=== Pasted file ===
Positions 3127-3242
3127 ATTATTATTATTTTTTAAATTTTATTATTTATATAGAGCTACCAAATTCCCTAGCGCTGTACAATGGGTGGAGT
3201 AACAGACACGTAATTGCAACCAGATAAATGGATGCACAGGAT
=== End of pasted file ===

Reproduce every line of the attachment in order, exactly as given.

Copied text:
Positions 3127-3242
3127 ATTATTATTATTTTTTAAATTTTATTATTTATATAGAGCTACCAAATTCCCTAGCGCTGTACAATGGGTGGAGT
3201 AACAGACACGTAATTGCAACCAGATAAATGGATGCACAGGAT